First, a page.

Understanding nursing homes and assisted living | Wisconsin Jewish Chronicle

Understanding nursing homes and assisted living


Times are changing, medicine is advancing and people are living much longer today than they have ever before. The landscape of long-term care facilities is also advancing as seniors are provided with more choices in supportive senior care, other than a nursing home setting.

Twenty years ago, if your elderly loved one needed care outside the home, you might find yourself visiting grandma or grandpa in a nursing home.

In Wisconsin, and elsewhere around the country, there have been significant shifts in how to approach aging-in-place as we step away from institutional skilled nursing settings, and toward community-based, higher acuity, residential, long term care communities or “assisted living.”

Lauren O’Desky

Assisted living can provide very much of the same caregiving support to seniors such as help with bathing, dressing, transferring and medication management. It’s also an environment that promotes independence in a setting where people receive individualized care in a residential-like, social setting. In contrast to an institutional setting, assisted living has less regulations which means people typically find they have more choices.

Nursing homes are highly regulated long-term care facilities that provide seniors with access to 24-hour nursing on-site. Assisted living, on the other hand, are for people still needing some level of care services and who do not need 24-hour access to on-site nursing services.

In both nursing home and assisted living communities, the care that individuals receive is typically provided by caregivers or certified nursing assistants and they are monitored and managed by nurses. The main difference is that in assisted living, nurses are not physically on-site at all times, but they are available on-call most or all of the time.

In fact, some assisted living communities are beginning to have 24-hour nursing onsite as well.

Just like nursing homes, assisted living communities offer a range of services from very little care all the way to higher acuity “skilled” care needs that previously were only available to nursing home residents.

Wisconsin has been on the forefront of this change and currently has three types of assisted living communities that are licensed by the Wisconsin Department of Health Services – adult family homes, community based residential facilities and residential care apartment complexes. Each provide a different level of care to the residents dependent on their individual needs, ranging from assistance with meals and housekeeping, full dementia care, social and recreational activities, diabetes monitoring and complex management for chronic conditions, just to name a few.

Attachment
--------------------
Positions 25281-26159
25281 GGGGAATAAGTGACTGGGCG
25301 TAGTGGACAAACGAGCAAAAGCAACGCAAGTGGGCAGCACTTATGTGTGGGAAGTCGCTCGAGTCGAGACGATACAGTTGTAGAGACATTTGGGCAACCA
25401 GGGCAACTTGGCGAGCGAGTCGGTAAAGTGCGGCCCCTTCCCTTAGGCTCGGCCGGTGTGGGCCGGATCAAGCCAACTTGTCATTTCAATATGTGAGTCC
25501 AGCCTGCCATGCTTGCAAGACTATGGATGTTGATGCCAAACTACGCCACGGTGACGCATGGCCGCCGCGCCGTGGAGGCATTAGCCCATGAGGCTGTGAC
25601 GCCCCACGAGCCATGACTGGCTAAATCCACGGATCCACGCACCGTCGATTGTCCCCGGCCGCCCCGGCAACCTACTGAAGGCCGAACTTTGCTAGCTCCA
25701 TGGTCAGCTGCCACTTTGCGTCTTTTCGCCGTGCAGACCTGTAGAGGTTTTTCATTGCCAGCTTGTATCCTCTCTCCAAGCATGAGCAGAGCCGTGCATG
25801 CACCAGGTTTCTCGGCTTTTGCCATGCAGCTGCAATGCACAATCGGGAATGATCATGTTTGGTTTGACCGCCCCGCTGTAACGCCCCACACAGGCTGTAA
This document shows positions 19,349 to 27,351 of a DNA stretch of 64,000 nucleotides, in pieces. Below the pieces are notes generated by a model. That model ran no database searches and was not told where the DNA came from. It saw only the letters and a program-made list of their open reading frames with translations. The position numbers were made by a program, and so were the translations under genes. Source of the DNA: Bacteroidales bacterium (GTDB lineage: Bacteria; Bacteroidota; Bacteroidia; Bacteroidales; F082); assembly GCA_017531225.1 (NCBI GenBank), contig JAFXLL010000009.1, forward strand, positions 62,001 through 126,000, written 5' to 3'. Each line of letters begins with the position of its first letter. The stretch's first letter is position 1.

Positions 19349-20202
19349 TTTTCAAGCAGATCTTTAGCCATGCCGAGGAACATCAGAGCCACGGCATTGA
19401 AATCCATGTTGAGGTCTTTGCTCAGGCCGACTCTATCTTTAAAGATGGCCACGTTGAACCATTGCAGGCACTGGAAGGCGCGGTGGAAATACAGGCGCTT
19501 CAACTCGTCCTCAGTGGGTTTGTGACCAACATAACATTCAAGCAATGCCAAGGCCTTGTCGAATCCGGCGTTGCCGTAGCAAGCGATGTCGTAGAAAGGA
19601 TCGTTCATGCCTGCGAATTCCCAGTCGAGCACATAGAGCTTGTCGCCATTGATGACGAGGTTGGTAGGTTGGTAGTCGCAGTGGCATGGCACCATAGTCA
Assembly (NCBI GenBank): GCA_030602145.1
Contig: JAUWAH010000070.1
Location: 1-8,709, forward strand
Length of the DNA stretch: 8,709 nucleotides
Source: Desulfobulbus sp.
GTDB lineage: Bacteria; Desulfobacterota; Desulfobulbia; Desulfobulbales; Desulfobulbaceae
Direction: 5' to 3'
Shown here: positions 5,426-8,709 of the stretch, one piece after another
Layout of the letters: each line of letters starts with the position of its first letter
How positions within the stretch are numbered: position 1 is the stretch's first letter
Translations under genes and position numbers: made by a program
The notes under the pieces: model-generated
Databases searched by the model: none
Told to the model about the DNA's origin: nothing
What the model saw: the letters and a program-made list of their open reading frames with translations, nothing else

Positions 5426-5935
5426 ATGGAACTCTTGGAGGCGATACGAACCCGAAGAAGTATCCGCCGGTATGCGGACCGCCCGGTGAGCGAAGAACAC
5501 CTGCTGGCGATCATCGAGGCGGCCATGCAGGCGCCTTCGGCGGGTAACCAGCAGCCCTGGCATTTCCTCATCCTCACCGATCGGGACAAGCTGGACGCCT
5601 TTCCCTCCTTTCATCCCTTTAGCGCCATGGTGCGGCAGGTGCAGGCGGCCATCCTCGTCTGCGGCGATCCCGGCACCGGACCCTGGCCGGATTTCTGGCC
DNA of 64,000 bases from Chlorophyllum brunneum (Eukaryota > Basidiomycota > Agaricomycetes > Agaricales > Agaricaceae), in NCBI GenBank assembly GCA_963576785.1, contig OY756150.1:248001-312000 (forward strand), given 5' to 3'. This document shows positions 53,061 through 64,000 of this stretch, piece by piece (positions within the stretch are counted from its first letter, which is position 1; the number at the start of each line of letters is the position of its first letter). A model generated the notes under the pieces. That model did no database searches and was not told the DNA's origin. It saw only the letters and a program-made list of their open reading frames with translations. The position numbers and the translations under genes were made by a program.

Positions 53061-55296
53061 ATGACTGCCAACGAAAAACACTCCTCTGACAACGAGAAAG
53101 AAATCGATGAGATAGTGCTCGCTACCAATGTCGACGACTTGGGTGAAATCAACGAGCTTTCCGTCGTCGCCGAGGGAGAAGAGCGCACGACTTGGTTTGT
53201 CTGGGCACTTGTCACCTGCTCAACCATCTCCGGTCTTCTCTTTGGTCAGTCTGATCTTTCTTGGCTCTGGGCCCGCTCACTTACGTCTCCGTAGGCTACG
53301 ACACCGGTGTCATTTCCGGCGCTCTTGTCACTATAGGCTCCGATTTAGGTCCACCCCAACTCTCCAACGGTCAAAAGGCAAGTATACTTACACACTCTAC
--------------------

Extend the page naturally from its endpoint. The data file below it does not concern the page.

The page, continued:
In addition, assisted living communities either provide or arrange for therapeutic services provided by Medicare, including physical, occupational and speech therapy. Most also work with hospice companies, provide some skilled nursing services either in house or by working with a skilled home health agency and disease specific programs for those with Alzheimer’s or other dementias.

Assisted living is growing by leaps and bounds as lawmakers, communities, medical practitioners and Medicare continue to hone in on aging well in place. The growth is monumental but unfortunately regulators are struggling to not only keep up, but to monitor compliance.

Unlike nursing homes, assisted living communities do not have to be held to the same federal and state requirements. While regulators are indeed struggling to keep up with the growing number of assisted living communities, states like Wisconsin have put in place programs and regulations to try to keep up with the growing demand.

The ability to provide a lot of high level care in assisted living, including a small amount of nursing care, has been very important for people not just in being able to have choice in how they live and receive care, but choice in how they spend their assets.

Assisted living is less expensive than its nursing home cousin. According to Genworth Financial, the average monthly cost of nursing home care in the Milwaukee area in 2017 was $11,041. The same survey states the average monthly cost of assisted living in the Milwaukee area in 2017 was $4,025.

When choosing care, it will really help to understand the differences between assisted living and nursing homes. Good luck!

Lauren O’Desky is president and owner of Oasis Senior Advisors, with services offered at SeniorAdvisorsMilwaukee.com. She is a regular contributor to the Chronicle on senior living issues.